Questions that aim at an answer to the puzzle of existence would appear to have fallen on hard times. Queries such as 'why are there any beings at all?', 'why are there any contingent beings?', 'why are there any concrete beings?', 'why are there the contingent/concrete beings that there are?', 'why do concrete/contingent beings exist now?' and 'why is there not a void?' are often thought to be unanswerable, meaningless, answered by branches of empirical science, the purview of theology, the grandest and deepest of questions, boring, ill-formed, outdated, misguided or just plain silly. This fine collection reminds us that the puzzle(s) is(are) in fact pervasive, slippery, and seductive; and if boring or just plain silly, arguing that this is the case, and assessing what this means for other of our commitments, is no small task.
This book covers an array of issues associated with, and approaches to variations on, the puzzle(s) of existence. As one might expect, cosmological arguments, the Principle of Sufficient Reason (PSR), subtraction arguments, metaphysical nihilism and God all make appearances. But this diverse and engaging collection also has discussions of methodology, mereology, the limits of scientific explanation, the good, modality, causation, probabilistic explanation and theory choice, amongst others.
The volume opens with the editor's concise but informative discussion of how to understand the various questions that the papers deal with, along with a survey and evaluation of the answers that the contributors provide. The papers are arranged into groups depending upon their approach to versions of the puzzle, with the volume culminating in papers that challenge the question(s) and the ways we have typically set about responding to it(them).
Answers to questions such as 'why is there anything at all?' or 'why are there any contingent beings?' are said to aim at ultimate explanations. Historically, such ultimate explanations were thought to be provided only by God. In his essay, Timothy O'Connor defends the view that an ultimate explanation of why there are any contingent things should involve appeal to a necessary and transcendent being. This is followed by Graham Oppy's contribution in which he argues that it is more likely that a naturalistic ultimate explanation of why a world containing causally efficacious beings obtains will succeed.
Next are Shieva Kleinschmidt's and Jacob Ross' very interesting essays on the PSR, a topic hardly avoidable in any discussion of why there is something rather than nothing. Kleinschmidt argues that inductive arguments for the PSR fail but that there is an explanatory principle in the vicinity - the notion of explanatory power - that will give us the results that we want without the consequences that we don't want. Ross, on the other hand, argues that arguments against the PSR fail, but the reasons for which they fail divest cosmological arguments - in which the PSR plays an important role - of much of their power. Continuing the theme of cosmological arguments, Christopher Hughes takes on another commonly employed assumption, which is that the collection of contingent beings forms a whole, arguing that the relevant kind of cosmological argument doesn't require such a premise anyway.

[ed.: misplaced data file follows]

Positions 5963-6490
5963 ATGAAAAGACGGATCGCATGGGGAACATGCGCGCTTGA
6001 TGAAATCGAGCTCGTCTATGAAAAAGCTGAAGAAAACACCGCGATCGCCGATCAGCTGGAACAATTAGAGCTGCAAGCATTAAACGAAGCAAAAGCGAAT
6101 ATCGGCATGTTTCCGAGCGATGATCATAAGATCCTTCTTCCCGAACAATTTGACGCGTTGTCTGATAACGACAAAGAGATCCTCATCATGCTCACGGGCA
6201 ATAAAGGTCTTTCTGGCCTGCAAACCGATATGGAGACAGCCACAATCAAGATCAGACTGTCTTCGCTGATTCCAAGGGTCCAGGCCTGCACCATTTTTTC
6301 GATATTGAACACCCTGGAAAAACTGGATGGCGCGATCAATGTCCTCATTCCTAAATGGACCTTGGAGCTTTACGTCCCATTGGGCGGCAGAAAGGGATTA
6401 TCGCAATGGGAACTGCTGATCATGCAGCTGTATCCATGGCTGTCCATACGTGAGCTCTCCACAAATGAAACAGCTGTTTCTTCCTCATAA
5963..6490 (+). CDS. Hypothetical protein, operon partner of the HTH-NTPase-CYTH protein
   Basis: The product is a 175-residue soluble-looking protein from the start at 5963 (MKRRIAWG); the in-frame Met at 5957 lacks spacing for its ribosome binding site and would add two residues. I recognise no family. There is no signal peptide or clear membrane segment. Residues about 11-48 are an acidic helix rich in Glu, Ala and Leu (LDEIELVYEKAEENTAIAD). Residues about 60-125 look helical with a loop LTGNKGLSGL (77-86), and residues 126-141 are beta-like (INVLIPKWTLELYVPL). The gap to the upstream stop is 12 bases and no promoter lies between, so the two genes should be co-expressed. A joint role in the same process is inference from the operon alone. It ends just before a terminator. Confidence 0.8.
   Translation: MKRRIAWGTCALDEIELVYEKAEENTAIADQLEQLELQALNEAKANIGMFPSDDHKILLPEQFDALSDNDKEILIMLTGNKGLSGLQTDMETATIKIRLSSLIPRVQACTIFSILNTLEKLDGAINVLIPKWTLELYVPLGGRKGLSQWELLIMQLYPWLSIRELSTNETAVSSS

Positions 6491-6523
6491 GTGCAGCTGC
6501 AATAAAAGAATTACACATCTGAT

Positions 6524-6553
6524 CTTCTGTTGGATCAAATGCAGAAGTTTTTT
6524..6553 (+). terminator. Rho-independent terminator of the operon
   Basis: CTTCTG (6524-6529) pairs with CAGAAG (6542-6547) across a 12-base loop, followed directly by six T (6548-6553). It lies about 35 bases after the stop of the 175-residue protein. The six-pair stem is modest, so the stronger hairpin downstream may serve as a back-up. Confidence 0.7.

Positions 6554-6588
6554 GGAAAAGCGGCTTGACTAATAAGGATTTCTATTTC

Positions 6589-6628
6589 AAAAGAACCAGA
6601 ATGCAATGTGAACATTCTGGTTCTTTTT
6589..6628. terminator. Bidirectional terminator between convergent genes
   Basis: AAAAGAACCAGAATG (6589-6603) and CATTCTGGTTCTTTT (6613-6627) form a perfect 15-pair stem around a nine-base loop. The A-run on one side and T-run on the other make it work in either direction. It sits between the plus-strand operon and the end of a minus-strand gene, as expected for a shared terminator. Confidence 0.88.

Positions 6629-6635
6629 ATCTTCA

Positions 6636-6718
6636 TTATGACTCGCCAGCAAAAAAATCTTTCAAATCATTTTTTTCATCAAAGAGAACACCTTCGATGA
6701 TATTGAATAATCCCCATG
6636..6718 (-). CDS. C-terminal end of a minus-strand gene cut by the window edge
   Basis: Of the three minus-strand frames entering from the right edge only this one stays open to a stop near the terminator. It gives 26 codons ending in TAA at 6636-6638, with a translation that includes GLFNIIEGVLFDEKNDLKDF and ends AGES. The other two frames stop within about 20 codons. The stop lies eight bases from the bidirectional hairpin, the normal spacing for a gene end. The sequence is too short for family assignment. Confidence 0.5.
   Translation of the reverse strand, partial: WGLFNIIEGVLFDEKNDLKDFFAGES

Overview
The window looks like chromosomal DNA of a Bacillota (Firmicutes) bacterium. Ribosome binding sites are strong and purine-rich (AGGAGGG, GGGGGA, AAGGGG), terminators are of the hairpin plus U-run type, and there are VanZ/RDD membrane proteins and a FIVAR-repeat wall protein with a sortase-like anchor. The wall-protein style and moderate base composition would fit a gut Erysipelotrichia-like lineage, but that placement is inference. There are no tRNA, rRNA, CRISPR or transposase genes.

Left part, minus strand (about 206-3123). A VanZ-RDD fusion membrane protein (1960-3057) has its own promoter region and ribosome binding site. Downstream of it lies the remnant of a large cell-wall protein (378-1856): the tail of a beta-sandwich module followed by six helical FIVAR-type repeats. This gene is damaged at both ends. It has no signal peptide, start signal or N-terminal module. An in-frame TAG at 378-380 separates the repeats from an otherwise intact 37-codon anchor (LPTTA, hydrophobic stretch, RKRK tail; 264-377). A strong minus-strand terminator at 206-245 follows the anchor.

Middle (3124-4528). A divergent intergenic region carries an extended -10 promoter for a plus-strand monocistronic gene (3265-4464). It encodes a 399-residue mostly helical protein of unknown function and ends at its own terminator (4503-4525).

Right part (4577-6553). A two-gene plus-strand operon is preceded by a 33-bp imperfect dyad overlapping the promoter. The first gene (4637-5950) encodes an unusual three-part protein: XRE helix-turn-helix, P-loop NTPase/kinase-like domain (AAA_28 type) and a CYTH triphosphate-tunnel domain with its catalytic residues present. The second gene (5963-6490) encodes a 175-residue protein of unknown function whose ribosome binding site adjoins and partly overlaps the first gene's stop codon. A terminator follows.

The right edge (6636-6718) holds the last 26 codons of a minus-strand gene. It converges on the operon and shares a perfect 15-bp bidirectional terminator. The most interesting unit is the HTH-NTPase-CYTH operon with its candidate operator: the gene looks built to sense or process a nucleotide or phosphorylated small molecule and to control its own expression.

Earl Conee offers an intriguing discussion of Anselm's argument for a Greatest Conceivable Being and defends the view that a version of the argument, revised in light of its most compelling criticisms, fails nonetheless. This is followed by John Leslie's defense of a form of extreme axiarchism, the view that the universe exists because it is good that the universe exists, and the good is creatively efficacious. To my mind this paper is the most adventurous and controversial in the collection, as one might expect from a paper whose title is 'A Proof of God's Reality'. Although Leslie's axiarchism is unorthodox, his essay makes a fascinating and refreshing contribution to the issues treated in this volume.
The next section takes a tour through arguments that deal with the thought that there has to be something because there couldn't fail to be concrete beings. David Efird and Tom Stoneham's methodological piece explores how to adjudicate conflicts in our modal theories, particularly when we want to construct them so they allow for the possibility of there being nothing concrete at all. In contrast, John Heil argues or, rather, states that he has problems with the thought that there could be nothing whatsoever. He goes on to argue that, as is so often the case, we cannot take assumptions about contingency for granted: they must be defended as with our assumptions about necessity. E. J. Lowe offers a reworked version of an argument he has presented elsewhere: that although there may be no abstract objects, were there to be abstract objects, there must also be contingent objects. Finally, Gonzalo Rodriguez-Pereyra picks up a discussion of subtraction arguments and metaphysical nihilism. He introduces a notion of concrete* -- sidestepping certain issues therewith -- to argue that it is possible that there is nothing that is concrete*, from which it follows that it is possible that there is nothing concrete more broadly construed.